Washington has long supported Kurdish autonomy and relies on Kurdish forces in the war against ISIL. But it fears the referendum could hurt Iraqi prime minister Haider Al Abadi's reelection chances, complicate ties with Turkey and disrupt the battle against ISIL
US urges Iraqi Kurdish region to call off independence referendum
The United States has urged Iraq's autonomous Kurdish region to call off a referendum on independence after lawmakers voted to approve the September 25 poll.
Washington has long supported Kurdish autonomy and relies on Kurdish forces in the war against ISIL. But it fears the referendum, while not legally binding, could hurt Iraqi prime minister Haider Al Abadi's reelection chances, complicate ties with Turkey — which is fighting a war at home with Kurdish militants — and disrupt the battle against ISIL.
"The United States has repeatedly emphasised to the leaders of the Kurdistan Regional Government that the referendum is distracting from efforts to defeat ISIS and stabilise the liberated areas," the White House said in a statement on Friday following the vote by Kurdish lawmakers.
"Holding the referendum in disputed areas is particularly provocative and destabilising," the White House added, referring to areas that are controlled by Kurdish forces but claimed by Baghdad, including the oil-rich province of Kirkuk.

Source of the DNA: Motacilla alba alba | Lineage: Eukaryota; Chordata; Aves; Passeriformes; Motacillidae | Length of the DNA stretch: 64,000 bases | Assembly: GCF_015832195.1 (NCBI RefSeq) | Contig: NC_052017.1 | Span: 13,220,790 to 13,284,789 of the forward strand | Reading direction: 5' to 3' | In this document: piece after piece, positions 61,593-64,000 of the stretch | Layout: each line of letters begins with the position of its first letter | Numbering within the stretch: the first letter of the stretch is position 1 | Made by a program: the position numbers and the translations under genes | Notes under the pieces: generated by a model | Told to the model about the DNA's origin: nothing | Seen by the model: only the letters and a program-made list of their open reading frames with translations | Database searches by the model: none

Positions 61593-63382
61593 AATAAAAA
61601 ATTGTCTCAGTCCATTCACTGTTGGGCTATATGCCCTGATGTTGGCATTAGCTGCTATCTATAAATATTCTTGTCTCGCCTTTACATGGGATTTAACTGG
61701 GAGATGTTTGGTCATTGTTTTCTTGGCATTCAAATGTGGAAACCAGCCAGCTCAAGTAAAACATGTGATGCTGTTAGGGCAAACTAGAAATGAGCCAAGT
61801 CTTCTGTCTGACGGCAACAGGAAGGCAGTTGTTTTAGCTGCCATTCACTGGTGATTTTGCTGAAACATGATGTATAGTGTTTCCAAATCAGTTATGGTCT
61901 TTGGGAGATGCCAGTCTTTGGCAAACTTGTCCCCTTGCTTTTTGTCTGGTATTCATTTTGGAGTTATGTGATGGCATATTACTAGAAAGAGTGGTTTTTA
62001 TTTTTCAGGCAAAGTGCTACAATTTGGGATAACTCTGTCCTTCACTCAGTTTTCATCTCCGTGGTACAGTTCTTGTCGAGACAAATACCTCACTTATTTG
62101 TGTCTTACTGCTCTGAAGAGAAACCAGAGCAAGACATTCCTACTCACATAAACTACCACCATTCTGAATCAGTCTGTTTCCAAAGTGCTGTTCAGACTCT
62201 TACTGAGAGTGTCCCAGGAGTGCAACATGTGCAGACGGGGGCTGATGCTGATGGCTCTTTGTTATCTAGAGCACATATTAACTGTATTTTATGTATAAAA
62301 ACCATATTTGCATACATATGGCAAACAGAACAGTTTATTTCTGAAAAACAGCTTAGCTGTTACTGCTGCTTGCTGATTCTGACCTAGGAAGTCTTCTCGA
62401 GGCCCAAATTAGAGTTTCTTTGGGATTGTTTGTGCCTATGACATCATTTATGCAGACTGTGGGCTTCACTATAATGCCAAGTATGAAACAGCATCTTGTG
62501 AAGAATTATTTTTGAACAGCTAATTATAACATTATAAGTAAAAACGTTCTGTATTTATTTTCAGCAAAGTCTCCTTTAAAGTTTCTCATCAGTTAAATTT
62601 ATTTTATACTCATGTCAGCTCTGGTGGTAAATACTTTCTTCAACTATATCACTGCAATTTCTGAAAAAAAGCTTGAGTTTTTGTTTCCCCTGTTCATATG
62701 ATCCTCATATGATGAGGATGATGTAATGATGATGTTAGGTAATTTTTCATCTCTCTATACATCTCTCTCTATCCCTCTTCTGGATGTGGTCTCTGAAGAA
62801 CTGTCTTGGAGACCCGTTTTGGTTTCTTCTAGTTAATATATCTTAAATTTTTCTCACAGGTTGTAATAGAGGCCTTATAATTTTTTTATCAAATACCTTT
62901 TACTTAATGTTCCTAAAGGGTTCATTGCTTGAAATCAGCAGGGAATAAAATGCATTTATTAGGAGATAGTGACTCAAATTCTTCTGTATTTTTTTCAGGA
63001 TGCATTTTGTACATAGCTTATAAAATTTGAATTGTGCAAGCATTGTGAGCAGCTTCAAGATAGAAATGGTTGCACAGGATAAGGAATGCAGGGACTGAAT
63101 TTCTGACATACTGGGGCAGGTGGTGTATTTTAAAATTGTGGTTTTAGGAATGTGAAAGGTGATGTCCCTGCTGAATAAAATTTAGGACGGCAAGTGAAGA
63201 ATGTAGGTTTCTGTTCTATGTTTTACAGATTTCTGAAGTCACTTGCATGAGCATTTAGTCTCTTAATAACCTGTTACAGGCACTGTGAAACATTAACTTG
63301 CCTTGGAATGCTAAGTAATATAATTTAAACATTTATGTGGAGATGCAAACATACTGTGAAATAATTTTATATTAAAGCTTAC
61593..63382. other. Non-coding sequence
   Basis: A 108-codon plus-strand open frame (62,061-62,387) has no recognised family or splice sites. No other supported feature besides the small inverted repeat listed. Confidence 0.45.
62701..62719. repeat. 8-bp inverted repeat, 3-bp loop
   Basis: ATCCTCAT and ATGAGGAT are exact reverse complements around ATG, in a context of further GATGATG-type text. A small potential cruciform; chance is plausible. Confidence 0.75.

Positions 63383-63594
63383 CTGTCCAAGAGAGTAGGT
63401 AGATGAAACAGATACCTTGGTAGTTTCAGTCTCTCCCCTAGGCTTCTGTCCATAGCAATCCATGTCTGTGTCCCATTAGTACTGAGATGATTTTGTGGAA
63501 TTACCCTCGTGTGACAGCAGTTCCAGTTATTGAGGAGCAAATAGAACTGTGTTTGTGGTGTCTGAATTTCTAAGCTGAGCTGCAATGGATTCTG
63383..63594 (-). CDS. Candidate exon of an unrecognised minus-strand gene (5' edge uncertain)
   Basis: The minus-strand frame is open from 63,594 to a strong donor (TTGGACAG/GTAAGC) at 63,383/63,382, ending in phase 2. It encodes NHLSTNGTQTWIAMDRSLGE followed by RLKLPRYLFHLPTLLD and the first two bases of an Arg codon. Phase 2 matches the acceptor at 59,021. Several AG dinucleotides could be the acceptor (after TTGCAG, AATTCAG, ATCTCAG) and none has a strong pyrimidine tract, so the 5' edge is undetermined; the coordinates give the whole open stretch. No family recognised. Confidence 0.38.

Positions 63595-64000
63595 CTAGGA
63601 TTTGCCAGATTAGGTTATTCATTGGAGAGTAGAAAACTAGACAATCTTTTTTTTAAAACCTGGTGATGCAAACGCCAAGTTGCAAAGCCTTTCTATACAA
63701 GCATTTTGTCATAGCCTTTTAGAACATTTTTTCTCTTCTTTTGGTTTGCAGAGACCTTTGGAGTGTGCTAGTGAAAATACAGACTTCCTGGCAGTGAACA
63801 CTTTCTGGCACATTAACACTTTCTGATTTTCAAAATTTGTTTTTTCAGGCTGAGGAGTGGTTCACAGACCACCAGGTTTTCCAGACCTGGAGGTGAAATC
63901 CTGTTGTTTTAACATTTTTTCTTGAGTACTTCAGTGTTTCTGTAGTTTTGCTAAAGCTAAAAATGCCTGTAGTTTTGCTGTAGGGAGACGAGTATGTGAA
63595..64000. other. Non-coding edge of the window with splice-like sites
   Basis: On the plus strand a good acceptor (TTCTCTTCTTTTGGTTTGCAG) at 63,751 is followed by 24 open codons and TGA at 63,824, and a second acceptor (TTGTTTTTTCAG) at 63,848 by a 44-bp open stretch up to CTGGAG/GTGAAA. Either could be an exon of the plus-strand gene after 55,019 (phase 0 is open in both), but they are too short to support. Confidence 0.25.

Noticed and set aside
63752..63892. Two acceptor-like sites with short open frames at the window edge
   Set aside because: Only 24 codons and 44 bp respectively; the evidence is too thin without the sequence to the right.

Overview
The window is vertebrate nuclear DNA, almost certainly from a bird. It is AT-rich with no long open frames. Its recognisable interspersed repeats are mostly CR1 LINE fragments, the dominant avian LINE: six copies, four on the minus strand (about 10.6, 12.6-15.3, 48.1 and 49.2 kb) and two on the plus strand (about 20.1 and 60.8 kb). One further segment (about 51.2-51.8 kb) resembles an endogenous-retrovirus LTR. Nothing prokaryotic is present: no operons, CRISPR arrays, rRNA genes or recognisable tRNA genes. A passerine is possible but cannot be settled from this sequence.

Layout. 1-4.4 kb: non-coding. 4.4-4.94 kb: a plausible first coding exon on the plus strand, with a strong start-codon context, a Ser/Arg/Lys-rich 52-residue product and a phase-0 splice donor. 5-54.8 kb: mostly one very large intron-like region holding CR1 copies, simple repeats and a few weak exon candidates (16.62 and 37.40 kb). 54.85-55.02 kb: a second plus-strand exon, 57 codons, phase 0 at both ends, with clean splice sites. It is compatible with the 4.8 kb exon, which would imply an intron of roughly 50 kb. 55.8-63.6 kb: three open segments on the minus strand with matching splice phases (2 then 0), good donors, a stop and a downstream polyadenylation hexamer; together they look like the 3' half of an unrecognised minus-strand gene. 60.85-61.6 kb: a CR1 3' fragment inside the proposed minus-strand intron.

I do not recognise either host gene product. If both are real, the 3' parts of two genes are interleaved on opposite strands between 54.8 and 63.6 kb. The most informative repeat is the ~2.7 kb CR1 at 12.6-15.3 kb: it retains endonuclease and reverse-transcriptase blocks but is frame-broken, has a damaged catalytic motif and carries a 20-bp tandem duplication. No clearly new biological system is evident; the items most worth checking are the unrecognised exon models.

Baghdad recognises Kurdish autonomy in some areas of Iraq but the precise boundary of the Kurds' self-ruled region and the rest of the country is disputed.
The independence referendum was set in motion by KRG president Masoud Barzani, a Washington ally who has publicly kept open the option of postponing the poll.
On Friday, however, Mr Barzani dismissed alternatives offered by the US to avert the referendum.
"To date, we have not received an alternative that can replace the referendum, the alternative that we wanted was not offered," he said.
His remarks followed a meeting in Erbil on Thursday with the US envoy to the anti-ISIL campaign, Brett McGurk, who attempted to persuade the Kurdish leader to call off the referendum in exchange for a new diplomatic initiative to reach a deal between the Kurds and Baghdad.
Baghdad has repeatedly opposed the Kurdish referendum, calling it "unconstitutional". Mr Barzani says the referendum’s "legitimacy comes from the people of Kurdistan, not from the outside".